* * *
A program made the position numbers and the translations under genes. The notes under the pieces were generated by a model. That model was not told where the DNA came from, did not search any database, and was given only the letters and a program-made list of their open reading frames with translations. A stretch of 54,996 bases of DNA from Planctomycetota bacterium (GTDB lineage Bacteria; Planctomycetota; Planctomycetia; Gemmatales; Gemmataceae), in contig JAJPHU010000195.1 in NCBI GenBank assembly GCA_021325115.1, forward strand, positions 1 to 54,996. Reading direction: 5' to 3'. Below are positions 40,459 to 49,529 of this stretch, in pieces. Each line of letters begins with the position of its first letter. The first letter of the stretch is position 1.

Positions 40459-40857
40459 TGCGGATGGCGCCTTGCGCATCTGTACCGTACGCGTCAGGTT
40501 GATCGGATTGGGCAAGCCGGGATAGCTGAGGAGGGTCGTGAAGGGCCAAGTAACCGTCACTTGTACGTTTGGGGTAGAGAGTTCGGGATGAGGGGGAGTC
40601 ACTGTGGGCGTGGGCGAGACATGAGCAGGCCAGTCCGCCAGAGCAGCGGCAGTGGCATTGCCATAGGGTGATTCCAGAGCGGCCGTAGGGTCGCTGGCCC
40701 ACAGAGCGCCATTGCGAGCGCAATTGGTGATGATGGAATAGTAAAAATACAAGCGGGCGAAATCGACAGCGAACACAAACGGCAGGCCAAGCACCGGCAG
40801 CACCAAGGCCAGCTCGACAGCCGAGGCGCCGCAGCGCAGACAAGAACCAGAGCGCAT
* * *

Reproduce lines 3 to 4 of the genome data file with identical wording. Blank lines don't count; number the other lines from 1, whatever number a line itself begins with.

40459 TGCGGATGGCGCCTTGCGCATCTGTACCGTACGCGTCAGGTT
40501 GATCGGATTGGGCAAGCCGGGATAGCTGAGGAGGGTCGTGAAGGGCCAAGTAACCGTCACTTGTACGTTTGGGGTAGAGAGTTCGGGATGAGGGGGAGTC